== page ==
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NHS chief takes swipe at freeloading bookies

| By iGB Editorial Team
RGA again calls for statutory levy after health service CEO expresses problem gambling concerns

The Remote Gaming Association has reiterated its calls for a statutory levy on gambling operators in the UK after the head of the NHS accused the industry of failing to play its part in tackling problem gambling.

Simon Stevens said he was “deeply concerned” by the lack of action to tackle addictive behaviours, saying the health service should not be funding a growing societal problem.

In a speech in Manchester he took a swipe at operators who do not make the expected voluntary charitable donation of 0.1% of revenues to GambleAware, which helps to fund treatment for problem gambling. Their underfunding of the charity, which works with partners such as GamCare, has left the UK taxpayer to “pick up the pieces”, according to Stevens (pictured).

In particular he drew attention to the eight sponsors of Premier League football clubs who have not donated to GambleAware, and called on league officials to help persuade them to “do the right thing.”

“The NHS has opened its first mental health clinic aimed at gambling, and the Gambling Commission estimates there are 430,000 people with a gambling problem,” Stevens said.

“This is at the same time as the voluntary contribution from the gambling industry has not been responded to by eight overseas firms who sponsor Premier League clubs, so we need to get onto the Premier League to make sure they contribute.

“There is an increasing link between problem gambling and stress, depression and other mental health problems.”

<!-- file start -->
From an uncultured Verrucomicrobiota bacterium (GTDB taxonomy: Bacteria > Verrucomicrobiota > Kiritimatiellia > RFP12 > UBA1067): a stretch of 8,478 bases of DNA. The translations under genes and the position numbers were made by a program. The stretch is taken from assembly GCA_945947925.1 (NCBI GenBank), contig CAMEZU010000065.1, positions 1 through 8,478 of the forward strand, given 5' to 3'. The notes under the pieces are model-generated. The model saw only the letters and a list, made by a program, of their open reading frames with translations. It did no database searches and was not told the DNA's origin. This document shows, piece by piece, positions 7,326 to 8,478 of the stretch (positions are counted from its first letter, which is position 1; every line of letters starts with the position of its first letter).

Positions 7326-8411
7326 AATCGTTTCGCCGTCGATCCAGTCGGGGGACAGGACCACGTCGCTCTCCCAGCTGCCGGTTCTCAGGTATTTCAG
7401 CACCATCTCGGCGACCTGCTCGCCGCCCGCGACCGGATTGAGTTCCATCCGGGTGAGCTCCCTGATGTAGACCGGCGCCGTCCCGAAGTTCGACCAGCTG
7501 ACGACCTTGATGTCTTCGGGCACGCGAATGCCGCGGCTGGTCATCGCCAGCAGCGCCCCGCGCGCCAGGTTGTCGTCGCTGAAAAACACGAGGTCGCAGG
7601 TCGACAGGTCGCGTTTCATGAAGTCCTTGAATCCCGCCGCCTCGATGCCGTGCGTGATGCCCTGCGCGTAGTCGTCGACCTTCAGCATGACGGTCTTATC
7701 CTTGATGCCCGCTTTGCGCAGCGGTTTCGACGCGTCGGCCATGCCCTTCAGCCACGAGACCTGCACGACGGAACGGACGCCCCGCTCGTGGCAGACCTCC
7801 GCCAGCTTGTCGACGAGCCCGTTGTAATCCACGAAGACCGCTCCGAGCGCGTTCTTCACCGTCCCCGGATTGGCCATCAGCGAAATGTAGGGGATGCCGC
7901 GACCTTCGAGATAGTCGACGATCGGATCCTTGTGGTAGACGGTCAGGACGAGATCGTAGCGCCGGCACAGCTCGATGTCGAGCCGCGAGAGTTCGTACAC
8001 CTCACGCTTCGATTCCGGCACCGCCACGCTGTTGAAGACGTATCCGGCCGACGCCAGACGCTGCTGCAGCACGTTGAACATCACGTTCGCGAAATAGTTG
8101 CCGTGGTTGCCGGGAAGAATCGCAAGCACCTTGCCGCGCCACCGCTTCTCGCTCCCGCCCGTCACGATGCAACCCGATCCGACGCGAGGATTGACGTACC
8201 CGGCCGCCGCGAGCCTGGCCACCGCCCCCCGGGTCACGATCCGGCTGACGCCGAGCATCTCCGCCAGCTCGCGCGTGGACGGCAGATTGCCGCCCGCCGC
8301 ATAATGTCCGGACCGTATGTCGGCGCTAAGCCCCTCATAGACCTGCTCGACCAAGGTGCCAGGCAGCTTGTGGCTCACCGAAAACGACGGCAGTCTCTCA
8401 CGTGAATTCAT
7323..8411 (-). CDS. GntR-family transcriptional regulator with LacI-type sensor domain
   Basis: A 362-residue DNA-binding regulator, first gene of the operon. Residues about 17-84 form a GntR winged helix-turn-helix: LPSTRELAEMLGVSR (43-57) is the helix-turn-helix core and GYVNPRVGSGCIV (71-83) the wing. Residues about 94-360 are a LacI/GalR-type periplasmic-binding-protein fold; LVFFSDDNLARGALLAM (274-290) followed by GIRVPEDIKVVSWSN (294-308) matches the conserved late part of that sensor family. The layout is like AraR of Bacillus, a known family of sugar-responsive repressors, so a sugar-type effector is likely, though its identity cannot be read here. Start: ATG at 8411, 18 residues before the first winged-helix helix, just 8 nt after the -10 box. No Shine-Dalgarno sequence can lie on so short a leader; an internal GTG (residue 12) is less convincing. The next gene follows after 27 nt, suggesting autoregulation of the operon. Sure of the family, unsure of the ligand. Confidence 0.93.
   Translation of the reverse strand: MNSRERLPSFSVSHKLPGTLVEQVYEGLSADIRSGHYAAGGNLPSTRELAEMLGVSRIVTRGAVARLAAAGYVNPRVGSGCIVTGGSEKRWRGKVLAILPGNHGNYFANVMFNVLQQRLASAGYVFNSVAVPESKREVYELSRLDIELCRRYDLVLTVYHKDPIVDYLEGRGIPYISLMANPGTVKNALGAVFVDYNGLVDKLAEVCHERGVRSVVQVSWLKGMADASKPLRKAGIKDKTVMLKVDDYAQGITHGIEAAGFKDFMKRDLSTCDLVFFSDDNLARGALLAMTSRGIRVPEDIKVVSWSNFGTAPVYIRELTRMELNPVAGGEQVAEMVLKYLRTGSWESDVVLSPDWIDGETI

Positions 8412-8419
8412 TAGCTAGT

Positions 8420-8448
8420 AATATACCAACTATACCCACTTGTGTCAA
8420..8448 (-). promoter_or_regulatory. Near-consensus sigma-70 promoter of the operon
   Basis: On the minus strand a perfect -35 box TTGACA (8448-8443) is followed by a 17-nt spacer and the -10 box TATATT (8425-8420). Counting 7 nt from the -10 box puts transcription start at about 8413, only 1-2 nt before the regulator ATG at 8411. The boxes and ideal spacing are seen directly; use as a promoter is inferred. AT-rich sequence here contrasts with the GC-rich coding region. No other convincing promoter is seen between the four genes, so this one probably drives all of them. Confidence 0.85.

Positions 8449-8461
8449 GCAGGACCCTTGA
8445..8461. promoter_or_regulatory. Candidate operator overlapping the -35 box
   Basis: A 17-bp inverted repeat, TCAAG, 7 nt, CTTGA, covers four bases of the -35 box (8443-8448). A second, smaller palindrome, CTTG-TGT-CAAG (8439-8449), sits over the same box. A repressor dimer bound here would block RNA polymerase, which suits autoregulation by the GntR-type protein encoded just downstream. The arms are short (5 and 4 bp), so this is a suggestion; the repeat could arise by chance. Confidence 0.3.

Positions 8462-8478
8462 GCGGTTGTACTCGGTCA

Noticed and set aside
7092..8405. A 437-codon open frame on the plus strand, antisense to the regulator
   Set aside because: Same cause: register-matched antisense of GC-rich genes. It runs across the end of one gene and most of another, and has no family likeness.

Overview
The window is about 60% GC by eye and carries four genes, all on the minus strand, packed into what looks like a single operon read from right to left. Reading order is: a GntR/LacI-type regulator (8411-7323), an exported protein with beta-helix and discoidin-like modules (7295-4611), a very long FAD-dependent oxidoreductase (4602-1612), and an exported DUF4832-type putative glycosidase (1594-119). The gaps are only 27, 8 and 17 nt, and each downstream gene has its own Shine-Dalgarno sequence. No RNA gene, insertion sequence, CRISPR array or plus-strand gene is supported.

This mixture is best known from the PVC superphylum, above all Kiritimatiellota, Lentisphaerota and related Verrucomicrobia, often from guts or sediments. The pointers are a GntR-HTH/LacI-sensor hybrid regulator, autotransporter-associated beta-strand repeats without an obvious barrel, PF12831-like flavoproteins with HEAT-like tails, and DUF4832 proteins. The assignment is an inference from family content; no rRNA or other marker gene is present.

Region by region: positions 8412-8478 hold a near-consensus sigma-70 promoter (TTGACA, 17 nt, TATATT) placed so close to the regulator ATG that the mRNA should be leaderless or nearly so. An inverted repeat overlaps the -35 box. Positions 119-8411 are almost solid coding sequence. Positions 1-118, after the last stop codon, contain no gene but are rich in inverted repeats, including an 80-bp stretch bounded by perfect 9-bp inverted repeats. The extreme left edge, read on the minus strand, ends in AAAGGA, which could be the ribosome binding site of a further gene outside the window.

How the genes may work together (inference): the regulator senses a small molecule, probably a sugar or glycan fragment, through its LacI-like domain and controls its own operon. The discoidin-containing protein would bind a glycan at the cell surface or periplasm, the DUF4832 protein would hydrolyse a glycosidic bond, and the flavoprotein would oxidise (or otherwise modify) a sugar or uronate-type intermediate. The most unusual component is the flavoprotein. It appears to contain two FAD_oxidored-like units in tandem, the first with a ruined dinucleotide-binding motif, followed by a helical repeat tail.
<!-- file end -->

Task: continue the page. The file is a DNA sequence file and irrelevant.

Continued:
The voluntary nature of the donations was part of a deal struck with the last Labour government when it deregulated gambling. While the RGA has long been generally opposed to statutory levies, such as the Horserace Betting Levy, it believes it is time that operators are forced to make a contribution.

“This is the only way to ensure the levels of long term and sustainable funding that are needed to provide the support that is required for those affected by gambling-related harm,” Brian Wright, the RGA’s director of business, told iGamingBusiness.com.

“In contrast to voluntary contributions to GambleAware, we believe that a statutory levy would create a much more transparent process and provide a degree of Parliamentary oversight.”

Since the RGA originally backed the statutory levy in December 2017 it has taken steps to progress the idea. It held talks with government officials and submitted proposals on how the levy could work.

The government is able to introduce a statutory levy by activating the reserve power enshrined in the Gambling Act 2005, and Wright is confident that changes could be introduced in the near future.

He said: “In the current climate, the gambling industry, both land-based and online, is repeatedly criticised for not contributing enough and in public little if any distinction is drawn between regular payers; under-payers; and non-payers. A levy would provide an equitable solution where all would contribute on a proportionate basis.”

While many oppose the voluntary donation framework, donations have increased significantly since the RGA’s backing of a statutory levy. Figures released by GambleAware in July show that it received £2.8m (€3.1m/$3.6m) during the three months to June 30, which was almost treble the approximately £1m in the same period last year.

GambleAware, which funds research, education and treatment services to help to reduce gambling-related harms, at the time said it believes it is on track to reach its £10m donation target, which is the amount it believes is required to pay for its recently announced Strategic Delivery Plan, which outlines spending of £32m over the next two years.

Image: NHS Confederation

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